The one sure method for Buyers: Get in your car and drive around the areas you are interested in. Agents almost always put out a sign to lure you in, even if the collective NWMLS Brokers won’t help them online.

Short Sale Listings: Leaving Out Key Details Is Like Telling A Lie..

[Editors note: It’s always exciting to introduce a new author to RCG… and today I’m especially excited to introduce Courtney Cooper of Cooper Jacobs as the newest RCG contributor!¬† Far from a newbie, she’s been running an entertaining blog on ActiveRain for over a year now (and racked up tens of thousands of points in the process!), so I’m pretty sure she’ll have no problem making her impact on the RCG community. ¬† Welcome Courtney!¬†¬† ~Dustin]

Hello RCG!

Thanks Dustin and ARDELL for the encouragement! I am a huge fan of RCG and look forward to what lies ahead!

Pushing openness with short sale listings…

A lot has been written on Rain City Guide and elsewhere about short sales in the Seattle area, but 2008 had me working with far more buyers than sellers and one sentence kept popping up: “that house is a short sale

Bye-Bye STI

NWMLS treesThe NWMLS has announced that as of June 24th 2008, they will no longer use the term. Active STI. It will become Pending Inspection and two new statuses will be created, Pending Feasibility and Pending BU Requested.

For those who are members and have access to the database, all three statuses will appear in the pending section of the Hotsheet. Pending Inspection will be used when the property has a signed Purchase and Sale Agreement and has an inspection scheduled. Pending Feasibility will be used for listings where a purchase and sale agreement is signed pending a feasibility study. Pending BU Requested will be used when the seller would like to receive back up offers.

Once the inspection or feasibility study is completed the listing must be changed. The listing would be set to Active, if the inspection or feasibility study were not waived and the sale fails, or Pending, if waived.

The most significant change is that properties with a Pending Inspection status (formally STI) will not be visible on the public websites. All pending statuses shall be considered off-market and will be treated as follows:

  • They will not accrue market time.
  • They will be included in the Pending section of the NWMLS monthly published statistics.
  • They will not be included in the NWMLS Standard IDX feed and cannot be displayed on a web site.

I’m sort of surprised that Pending BU Requested will not be in the IDX feed and can not be shown on public websites. This goes counter to what Sellers want. That is, continued exposure to the market. Perhaps this will change with time too if the NWMLS receives feedback about it.

NWMLS to Allow Brokerages to share more Data

The Northwest Multiple Listing Service has announced policy changes that will allow brokerages to display more information on their websites. This means that if brokerages choose to, people will be able to see the length of time a property has been on the market, referred to as days-on-market (DOM), as well as cumulative-days-on-market (CDOM), along with the listing price adjustment history. The NWMLS will only allow the DOM to be shown if the CDOM is also displayed in order to insure that consumers are not mislead.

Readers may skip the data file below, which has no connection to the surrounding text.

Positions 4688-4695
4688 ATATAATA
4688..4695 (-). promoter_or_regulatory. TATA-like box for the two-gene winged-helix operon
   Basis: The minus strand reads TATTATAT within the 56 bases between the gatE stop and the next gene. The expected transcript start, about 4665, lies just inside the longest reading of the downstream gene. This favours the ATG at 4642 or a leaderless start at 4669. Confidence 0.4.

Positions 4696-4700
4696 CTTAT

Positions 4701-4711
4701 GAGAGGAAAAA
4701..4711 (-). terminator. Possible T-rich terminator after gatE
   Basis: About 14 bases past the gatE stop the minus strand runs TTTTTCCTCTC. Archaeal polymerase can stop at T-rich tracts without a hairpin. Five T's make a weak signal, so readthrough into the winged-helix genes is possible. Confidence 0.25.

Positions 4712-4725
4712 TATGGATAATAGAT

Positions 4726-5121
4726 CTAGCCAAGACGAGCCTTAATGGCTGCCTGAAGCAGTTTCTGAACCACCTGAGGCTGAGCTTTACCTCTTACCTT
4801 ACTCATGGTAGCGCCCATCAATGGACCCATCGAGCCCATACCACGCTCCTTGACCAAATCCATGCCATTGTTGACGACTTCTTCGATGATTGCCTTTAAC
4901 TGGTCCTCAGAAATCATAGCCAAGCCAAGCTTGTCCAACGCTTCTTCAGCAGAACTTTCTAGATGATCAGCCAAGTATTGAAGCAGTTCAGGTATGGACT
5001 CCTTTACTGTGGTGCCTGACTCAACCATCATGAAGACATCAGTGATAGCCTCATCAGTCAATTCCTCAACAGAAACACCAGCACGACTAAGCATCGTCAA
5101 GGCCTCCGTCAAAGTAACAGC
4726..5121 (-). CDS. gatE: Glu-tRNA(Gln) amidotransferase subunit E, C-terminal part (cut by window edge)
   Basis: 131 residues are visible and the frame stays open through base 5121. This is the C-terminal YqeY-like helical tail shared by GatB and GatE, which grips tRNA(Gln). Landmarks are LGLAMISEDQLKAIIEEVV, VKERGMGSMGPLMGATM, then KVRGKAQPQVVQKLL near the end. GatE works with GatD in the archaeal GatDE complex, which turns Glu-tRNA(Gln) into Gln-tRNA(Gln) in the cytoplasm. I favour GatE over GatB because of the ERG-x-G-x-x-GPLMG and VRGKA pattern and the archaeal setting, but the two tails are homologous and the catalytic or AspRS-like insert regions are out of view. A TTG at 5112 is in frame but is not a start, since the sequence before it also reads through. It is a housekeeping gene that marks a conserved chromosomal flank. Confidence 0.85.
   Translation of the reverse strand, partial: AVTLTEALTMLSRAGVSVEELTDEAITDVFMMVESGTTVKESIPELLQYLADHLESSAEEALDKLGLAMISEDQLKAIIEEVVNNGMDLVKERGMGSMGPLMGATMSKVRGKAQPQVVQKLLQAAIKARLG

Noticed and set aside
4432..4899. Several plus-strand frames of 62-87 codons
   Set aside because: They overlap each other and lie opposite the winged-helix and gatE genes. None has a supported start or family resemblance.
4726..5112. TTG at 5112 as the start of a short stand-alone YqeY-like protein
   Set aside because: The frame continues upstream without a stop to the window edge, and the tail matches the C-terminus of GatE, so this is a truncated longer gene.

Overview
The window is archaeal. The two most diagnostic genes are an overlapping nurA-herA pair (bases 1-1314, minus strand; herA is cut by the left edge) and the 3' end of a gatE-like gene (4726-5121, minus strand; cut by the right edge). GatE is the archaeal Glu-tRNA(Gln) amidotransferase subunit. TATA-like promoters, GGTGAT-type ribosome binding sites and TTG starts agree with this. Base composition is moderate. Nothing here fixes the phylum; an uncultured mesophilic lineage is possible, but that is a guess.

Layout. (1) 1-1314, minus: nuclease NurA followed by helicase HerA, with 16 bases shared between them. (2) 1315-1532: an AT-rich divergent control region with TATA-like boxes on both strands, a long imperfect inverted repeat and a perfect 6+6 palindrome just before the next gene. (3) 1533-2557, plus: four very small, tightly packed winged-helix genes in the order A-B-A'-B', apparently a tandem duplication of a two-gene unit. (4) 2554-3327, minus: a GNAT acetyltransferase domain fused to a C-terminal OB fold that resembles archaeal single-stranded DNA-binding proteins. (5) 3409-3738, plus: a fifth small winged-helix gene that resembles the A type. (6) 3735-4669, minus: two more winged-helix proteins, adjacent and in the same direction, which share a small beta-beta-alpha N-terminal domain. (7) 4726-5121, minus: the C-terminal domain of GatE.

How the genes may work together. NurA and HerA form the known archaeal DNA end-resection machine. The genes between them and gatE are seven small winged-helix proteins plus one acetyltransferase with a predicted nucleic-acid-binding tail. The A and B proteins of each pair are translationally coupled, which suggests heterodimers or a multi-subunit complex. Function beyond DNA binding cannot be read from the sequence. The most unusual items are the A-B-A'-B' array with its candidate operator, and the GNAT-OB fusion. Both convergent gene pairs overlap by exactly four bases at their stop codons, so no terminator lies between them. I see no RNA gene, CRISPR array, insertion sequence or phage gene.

Another change for brokerages is that they now have access to three download feeds instead of just two. This could be significant for brokerages that want more options and vendors to choose from to manage their data feeds for property searches, which they make available to agents and the public.

The MLS is not just for advertising your property

[photopress:just_listed.jpg,thumb,alignright]Agent receives $5,000 fine for taking the key from the keybox, giving it to the electrician and allowing the electrician to remain on the property unattended.

Agent receives $5,000 fine for giving her keypad to an unlicensed friend to show property.

Agent fined $3,000 for changing the price by $1.00 or $2.00 to cause the property to show up on the agent hotsheet to get more attention and possibly showings.

Agent fined $3,000 for advertising another agent’s listed property in a real estate publication.

Agent waited in car while handing his keypad to his unlicensed assistant who showed the property. Agent did not leave a business card in the house. $5,000 fine.

$1,500 fine for not uploading a photo in a timely manner, not changing the status in a timely manner and not taking the keybox off of the property in a timely manner.

It is sometimes easy to forget that “The MLS” is not simply a data base for listed property to gain the eyes and interest of potential buyers. Reading the report of hefty fines being paid by members for, in some cases, what might appear to be fairly minor transgressions, is a good reminder of what “the mls” really is and is not.

I have to admit that as I am typing this, I am wondering if there is a fine for writing a blog post about fines.